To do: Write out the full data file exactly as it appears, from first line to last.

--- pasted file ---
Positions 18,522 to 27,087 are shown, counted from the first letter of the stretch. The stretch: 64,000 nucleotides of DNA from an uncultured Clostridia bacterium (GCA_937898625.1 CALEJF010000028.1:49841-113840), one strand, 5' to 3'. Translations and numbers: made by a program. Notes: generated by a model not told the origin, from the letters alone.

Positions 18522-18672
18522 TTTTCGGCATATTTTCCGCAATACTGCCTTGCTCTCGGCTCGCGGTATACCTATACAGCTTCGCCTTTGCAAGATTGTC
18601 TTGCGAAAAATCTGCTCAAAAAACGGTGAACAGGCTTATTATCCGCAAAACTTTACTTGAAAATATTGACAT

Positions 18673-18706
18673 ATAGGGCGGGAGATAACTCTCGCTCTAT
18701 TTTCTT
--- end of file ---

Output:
Positions 18,522 to 27,087 are shown, counted from the first letter of the stretch. The stretch: 64,000 nucleotides of DNA from an uncultured Clostridia bacterium (GCA_937898625.1 CALEJF010000028.1:49841-113840), one strand, 5' to 3'. Translations and numbers: made by a program. Notes: generated by a model not told the origin, from the letters alone.

Positions 18522-18672
18522 TTTTCGGCATATTTTCCGCAATACTGCCTTGCTCTCGGCTCGCGGTATACCTATACAGCTTCGCCTTTGCAAGATTGTC
18601 TTGCGAAAAATCTGCTCAAAAAACGGTGAACAGGCTTATTATCCGCAAAACTTTACTTGAAAATATTGACAT

Positions 18673-18706
18673 ATAGGGCGGGAGATAACTCTCGCTCTAT
18701 TTTCTT